Stake Pye.

NA Mustang AP208 on Holdron Moss,
BP Defiant N1651 on Hawthornthwaite Fell, Douglas C54 45-543 on Stake House Fell and Bristol Blenheim BA246 on Bleasedale Moor.
(Distance covered =  13.7 mile/Ascent =+821m)

 The Easter holidays of 2021 and the covid 19 restrictions were still ongoing, one of which being Scotland was closed. The previous year under similar circumstances I had enjoyed a few very enjoyable walks down in the Yorkshire Dales; this year I ventured a little bit further and made my first ever visit to the Forest of Bowland.

Although the area is called 'Forest of Bowland', there aren't actually that many trees; this is because a 'Forest' was originally the name for a large area of uncultivated land, which was usually preserved for Royal Hunting. Because the land was uncultivated, trees and scrub would be left to grow unhindered so over the years the definition of the name forest gradually changed to mean an area of trees. So when I set off on my walk to visit 5 crashsites it wasn't into a forest but up onto open grouse moorland.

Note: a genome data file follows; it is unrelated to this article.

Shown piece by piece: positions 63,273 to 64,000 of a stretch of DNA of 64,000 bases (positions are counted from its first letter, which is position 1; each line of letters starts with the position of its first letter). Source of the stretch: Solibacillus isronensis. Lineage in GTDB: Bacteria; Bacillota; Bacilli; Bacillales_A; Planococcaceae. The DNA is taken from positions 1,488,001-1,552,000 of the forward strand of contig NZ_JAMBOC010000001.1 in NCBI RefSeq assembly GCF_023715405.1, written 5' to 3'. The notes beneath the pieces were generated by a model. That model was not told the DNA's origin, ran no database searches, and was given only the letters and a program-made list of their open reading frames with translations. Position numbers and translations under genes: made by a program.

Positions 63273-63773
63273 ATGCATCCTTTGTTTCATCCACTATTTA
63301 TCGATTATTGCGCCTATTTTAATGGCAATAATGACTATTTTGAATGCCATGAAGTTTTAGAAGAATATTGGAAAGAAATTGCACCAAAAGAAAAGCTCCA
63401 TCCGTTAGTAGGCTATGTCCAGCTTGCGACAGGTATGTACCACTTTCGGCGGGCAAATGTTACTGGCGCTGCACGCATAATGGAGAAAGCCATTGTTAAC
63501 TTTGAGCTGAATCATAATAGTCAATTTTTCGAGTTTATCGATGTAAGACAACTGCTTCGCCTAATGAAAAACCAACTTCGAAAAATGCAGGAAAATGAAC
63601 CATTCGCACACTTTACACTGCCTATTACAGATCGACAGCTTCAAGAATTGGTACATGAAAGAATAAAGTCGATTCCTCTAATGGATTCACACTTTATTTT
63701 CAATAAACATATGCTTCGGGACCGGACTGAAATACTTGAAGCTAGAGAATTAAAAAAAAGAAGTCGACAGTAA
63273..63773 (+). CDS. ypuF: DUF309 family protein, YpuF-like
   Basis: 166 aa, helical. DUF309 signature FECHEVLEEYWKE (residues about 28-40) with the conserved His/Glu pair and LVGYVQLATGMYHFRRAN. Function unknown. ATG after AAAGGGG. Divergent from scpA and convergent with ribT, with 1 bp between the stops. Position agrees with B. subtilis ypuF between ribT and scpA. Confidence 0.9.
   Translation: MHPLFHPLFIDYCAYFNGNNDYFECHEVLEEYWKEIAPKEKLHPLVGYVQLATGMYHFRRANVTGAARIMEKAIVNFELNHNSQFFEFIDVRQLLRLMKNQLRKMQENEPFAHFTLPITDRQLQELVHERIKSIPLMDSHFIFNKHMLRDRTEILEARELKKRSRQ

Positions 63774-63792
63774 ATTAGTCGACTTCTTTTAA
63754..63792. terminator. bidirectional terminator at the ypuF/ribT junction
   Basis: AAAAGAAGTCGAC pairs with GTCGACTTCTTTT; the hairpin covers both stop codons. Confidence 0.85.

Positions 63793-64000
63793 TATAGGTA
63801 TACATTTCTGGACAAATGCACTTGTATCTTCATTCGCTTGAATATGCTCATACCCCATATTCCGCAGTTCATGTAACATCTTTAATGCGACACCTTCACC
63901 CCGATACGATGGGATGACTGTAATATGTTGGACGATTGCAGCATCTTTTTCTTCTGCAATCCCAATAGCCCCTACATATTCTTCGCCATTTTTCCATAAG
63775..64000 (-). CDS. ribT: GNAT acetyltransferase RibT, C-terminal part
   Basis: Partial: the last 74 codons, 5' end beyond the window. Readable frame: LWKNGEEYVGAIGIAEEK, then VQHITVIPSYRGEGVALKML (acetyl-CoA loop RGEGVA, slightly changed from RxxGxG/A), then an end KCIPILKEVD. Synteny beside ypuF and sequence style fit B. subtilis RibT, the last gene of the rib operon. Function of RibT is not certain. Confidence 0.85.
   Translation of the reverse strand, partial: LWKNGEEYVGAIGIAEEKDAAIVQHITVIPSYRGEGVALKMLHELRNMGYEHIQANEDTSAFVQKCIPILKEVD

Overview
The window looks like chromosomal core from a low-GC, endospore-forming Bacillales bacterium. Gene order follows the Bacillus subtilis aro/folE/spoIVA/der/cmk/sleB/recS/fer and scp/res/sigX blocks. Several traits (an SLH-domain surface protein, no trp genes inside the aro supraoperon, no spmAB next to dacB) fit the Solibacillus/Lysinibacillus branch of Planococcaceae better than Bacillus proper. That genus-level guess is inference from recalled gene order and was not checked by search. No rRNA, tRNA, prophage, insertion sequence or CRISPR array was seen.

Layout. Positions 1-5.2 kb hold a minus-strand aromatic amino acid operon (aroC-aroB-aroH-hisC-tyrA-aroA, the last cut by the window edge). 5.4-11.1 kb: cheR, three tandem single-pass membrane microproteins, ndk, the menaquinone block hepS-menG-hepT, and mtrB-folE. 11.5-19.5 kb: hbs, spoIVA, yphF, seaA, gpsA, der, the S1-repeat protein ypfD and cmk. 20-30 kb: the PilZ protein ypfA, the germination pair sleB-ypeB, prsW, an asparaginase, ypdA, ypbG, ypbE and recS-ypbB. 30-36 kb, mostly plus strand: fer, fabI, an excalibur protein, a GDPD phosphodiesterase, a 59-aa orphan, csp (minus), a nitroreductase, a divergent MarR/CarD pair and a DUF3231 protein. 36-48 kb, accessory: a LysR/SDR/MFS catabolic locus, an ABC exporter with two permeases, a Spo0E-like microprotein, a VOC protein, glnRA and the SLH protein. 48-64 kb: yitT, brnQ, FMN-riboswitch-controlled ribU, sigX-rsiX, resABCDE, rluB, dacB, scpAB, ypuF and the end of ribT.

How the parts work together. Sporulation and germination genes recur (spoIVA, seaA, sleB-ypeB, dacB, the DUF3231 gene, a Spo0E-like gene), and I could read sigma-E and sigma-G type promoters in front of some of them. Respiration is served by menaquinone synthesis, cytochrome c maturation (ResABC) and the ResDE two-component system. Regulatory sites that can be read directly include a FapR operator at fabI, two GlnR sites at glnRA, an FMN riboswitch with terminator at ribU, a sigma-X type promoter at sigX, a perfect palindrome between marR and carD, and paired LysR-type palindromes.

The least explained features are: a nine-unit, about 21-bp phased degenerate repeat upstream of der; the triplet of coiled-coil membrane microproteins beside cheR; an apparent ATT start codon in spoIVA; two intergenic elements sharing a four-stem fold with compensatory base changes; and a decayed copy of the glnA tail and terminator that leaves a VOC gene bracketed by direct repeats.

above and below:- My new campercar parked at the start of my walk, not as good as Blueberry Esmerelda Muffin II but infinitely better than the little black MKIV Golf.

The weather forecast was quite favourable so I had driven down during the early hours of the morning to get a very early start, arriving just before daybreak. Just as I was about to leave it started snowing and didn't stop until there was a good couple of inches lying on the ground. Thinking that was my days wreckhunting scuppered I set off down the valley with the intention of a least visiting the ruins of Langden Castle and perhaps acquiring some nice photos in the snowy conditions.